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Office_Shredder

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The challenge: Prove that the function f(x) = 2

^{x}is not a polynomial on ℝ.

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Office_Shredder

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The challenge: Prove that the function f(x) = 2

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Then [tex]\lim_{x->\infty}\frac{f(x)}{g(x)}=\infty*sign(a_n)[/tex] by applying l'Hospital rule n times, for any fixed n and [tex]a_n[/tex].

Hence f(x) cannot be a polynomial else this limit should be 1 by choosing the coeffecient.

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Office_Shredder

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Nice solution jk22! Anybody have other ways of solving it?

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Infrared

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Define [itex] S_1=(a_{1,1},a_{1,2},...) [/itex] where [itex] a_{1,i}=P(i) [/itex]

Define [itex] S_2=(a_{2,1},a_{2,2,...}) [/itex] where [itex] a_{2,i}=a_{1,i+1}-a_{1,i} [/itex]

Define [itex] S_3=(a_{3,1},a_{3,2},...) [/itex] where [itex] a_{3,i}=a_{2,i+1}-a_{2,i} [/itex]

and so on until [itex] S_n [/itex]

I claim that for a polynomial of degree n, all elements of [itex] S_n [/itex] are the same.

This is true because if [itex] P(x)= \sum_{k=0}^n b_kx^k [/itex], then I can form a polynomial [itex] P_2(x)= P(x+1)-P(x)= \sum_{k=0}^n b_k((x+1)^k-x^k) [/itex], which is of degree n-1 and agrees with my elements of [itex] S_2 [/itex] ([itex] a_{2,i}=P_2(i) [/itex]). I can create a polynomial [itex] P_3 [/itex] of degree [itex] n-2 [/itex] which agrees with [itex] S_3 [/itex] by the same process, etc. until I get to [itex] P_n [/itex] which has degree zero and must be a constant.

It is obvious that this will fail for an exponential.

Defining my sets [itex] S_n [/itex] the same way as above

[itex] S_1=(2^i | i \in (1,2,3,...)) [/itex]

[itex] S_2=(2^{i+1}-2^i=2^i | i \in (1,2,3,...)) [/itex]

[itex] S_1=S_2=...[/itex] Done.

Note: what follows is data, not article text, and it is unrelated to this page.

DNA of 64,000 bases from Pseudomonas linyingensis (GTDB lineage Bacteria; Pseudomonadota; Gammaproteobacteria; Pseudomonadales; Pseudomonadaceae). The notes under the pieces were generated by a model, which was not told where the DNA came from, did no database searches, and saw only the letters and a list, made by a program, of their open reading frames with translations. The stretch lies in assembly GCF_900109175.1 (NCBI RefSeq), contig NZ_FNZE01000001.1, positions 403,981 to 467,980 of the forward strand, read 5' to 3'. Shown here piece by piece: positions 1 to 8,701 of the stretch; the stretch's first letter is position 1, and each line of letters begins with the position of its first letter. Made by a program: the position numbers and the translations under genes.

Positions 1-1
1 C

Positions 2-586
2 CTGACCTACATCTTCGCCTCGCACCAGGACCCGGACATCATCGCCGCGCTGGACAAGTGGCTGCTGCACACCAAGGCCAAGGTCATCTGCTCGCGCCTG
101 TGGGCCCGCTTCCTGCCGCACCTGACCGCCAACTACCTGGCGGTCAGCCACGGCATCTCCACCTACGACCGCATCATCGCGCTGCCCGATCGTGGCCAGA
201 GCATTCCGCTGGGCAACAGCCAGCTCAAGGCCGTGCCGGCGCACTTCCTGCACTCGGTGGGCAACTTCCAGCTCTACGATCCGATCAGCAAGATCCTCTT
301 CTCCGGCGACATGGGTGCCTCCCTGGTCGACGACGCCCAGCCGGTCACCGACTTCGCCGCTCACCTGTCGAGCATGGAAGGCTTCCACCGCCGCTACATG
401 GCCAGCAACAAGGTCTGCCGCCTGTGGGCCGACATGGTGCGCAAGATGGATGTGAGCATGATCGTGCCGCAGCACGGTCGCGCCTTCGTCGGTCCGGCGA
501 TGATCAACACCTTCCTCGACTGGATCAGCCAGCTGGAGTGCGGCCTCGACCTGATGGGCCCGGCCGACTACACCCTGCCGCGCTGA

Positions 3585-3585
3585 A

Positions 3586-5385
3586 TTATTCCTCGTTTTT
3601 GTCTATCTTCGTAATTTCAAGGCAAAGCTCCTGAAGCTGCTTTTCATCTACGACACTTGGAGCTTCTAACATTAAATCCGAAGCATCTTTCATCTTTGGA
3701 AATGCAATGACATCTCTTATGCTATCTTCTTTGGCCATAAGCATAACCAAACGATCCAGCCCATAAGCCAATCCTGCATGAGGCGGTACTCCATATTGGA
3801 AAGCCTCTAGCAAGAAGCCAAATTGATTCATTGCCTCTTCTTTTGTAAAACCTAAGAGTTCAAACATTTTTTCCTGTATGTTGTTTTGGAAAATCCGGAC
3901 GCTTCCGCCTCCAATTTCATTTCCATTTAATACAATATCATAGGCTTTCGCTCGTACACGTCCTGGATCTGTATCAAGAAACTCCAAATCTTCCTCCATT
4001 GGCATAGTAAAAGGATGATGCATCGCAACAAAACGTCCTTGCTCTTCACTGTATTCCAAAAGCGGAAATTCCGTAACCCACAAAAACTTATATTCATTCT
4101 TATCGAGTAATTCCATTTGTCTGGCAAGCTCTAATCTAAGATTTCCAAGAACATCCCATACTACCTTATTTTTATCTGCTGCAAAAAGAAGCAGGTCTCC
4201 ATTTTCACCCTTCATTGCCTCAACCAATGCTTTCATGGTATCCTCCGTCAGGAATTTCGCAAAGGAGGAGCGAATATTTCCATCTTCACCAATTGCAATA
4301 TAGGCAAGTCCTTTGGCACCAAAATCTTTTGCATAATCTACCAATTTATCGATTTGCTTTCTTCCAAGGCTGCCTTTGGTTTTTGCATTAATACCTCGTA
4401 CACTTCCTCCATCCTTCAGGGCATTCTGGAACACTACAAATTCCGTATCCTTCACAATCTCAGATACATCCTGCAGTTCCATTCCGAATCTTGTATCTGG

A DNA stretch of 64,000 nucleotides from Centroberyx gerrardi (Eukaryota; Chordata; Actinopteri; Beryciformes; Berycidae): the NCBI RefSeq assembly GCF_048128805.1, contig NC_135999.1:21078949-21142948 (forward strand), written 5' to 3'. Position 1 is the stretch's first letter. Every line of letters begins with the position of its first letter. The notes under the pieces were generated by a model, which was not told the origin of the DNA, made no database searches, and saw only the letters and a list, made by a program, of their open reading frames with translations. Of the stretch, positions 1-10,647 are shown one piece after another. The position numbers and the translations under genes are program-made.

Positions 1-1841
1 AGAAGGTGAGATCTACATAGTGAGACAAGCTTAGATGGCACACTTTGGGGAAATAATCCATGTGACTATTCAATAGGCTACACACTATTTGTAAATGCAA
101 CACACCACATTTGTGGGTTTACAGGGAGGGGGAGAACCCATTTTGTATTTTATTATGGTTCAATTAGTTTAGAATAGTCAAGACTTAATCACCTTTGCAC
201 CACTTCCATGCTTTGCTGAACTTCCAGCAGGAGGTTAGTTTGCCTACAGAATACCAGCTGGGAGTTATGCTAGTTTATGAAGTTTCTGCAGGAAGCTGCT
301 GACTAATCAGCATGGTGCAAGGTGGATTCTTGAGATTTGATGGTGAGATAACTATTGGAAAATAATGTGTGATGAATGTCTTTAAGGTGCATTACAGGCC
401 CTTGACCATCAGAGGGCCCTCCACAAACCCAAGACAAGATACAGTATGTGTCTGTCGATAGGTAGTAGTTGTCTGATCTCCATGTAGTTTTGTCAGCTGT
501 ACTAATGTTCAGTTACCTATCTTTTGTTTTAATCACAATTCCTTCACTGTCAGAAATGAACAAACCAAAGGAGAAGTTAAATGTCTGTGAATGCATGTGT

I apologize for my lack of creativity.

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mfb

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As we have two solutions now, I guess I can add one?In order to challenge a broader section of the forum, there is a part a and a part b to this challenge - if you feel that part b is an appropriate challenge, then I request you do not post a solution to part a as part a is a strictly easier question than part b.

Suppose f(x)=2

Then g(x)g(-x)=2

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Very nice!!As we have two solutions now, I guess I can add one?

Suppose f(x)=2^{x}can be written as polynomial function g(x) of degree n.

Then g(x)g(-x)=2^{x}2^{-x}= 1, but g(x)g(-x) has degree 2n. This gives n=0, so g(x) has to be constant -> contradiction.

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I guess I am a bit late, but whatever. I just saw this problem xD

The function [itex] 2^x [/itex] has n-th derivative [itex]\ln(2)^n*2^x[/itex].

In particular, all of it's n-th derivatives are non zero for x = 0.

This is impossible for any polynomial, as the k+1 th derivative will be 0 everywhere whenever k is the degree of the polynomial (a finite number).

The function [itex] 2^x [/itex] has n-th derivative [itex]\ln(2)^n*2^x[/itex].

In particular, all of it's n-th derivatives are non zero for x = 0.

This is impossible for any polynomial, as the k+1 th derivative will be 0 everywhere whenever k is the degree of the polynomial (a finite number).

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Intermediate Math Challenge - July 2018

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